Purchases may be made privately through a gallery or an art dealer. A gallery manages a significantly lesser volume of works than an auction house. A transaction through a gallery is ordinarily in the nature of a purchase at a non-negotiable price. This is especially true for commercial galleries where the taste of the consumer determines whether a purchase shall take place. Rarely, such a dealer will disclose information on past sale prices in order to enable the buyer to determine whether the price is fair. The purchase is determined by the aesthetic reaction the buyer has with the artwork.

      A promotion gallery, however, represents artists who are selected on the basis of artistic expertise and market knowledge. In many cases, a promotion gallery represents the artist exclusively and exercises control on the marketing and distribution of the works of that artist. Hence, in the world of contemporary art trading, it is difficult to use the name of promotion galleries without entertaining thoughts of a financial investment environment. An emphatic process for some dealers (thinking from the perspective of the artist), is a technical process for the others (thinking from the perspective of the market). (5)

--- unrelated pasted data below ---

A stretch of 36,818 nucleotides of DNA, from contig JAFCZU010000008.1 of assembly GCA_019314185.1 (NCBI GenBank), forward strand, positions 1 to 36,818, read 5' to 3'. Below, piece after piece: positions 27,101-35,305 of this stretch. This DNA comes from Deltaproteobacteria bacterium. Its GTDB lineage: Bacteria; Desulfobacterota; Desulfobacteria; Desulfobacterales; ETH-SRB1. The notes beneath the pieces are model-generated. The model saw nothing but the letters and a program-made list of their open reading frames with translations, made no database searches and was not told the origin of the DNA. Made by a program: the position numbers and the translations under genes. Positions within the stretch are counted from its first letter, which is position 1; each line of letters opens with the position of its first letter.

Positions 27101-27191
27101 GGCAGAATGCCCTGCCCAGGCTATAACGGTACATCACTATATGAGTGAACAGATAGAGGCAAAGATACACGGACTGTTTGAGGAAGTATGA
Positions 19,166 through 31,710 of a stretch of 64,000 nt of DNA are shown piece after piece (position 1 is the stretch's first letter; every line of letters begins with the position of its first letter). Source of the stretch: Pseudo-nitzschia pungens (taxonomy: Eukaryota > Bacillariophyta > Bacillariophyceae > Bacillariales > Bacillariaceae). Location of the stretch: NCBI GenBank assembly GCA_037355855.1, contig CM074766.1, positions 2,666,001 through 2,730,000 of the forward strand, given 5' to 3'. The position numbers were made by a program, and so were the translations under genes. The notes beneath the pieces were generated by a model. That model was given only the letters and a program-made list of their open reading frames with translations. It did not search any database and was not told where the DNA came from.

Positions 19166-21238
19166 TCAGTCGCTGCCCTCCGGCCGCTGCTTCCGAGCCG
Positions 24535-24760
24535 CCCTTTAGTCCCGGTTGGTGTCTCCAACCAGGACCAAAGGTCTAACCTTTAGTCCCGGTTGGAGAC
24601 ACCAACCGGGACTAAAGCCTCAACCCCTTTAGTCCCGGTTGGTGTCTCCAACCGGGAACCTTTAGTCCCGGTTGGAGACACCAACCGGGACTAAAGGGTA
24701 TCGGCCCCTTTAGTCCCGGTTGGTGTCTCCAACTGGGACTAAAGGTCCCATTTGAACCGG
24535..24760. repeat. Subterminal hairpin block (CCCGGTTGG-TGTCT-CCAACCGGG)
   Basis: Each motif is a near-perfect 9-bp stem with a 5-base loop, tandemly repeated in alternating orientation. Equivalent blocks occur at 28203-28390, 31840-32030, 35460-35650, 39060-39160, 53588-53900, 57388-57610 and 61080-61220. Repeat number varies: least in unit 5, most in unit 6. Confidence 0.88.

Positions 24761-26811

Private art dealers operate on the secondary market and offer artworks with provenance. They invest only, at a given point in time, in the value of artworks and are less concerned by the value of an artist's entire oeuvre on the long term.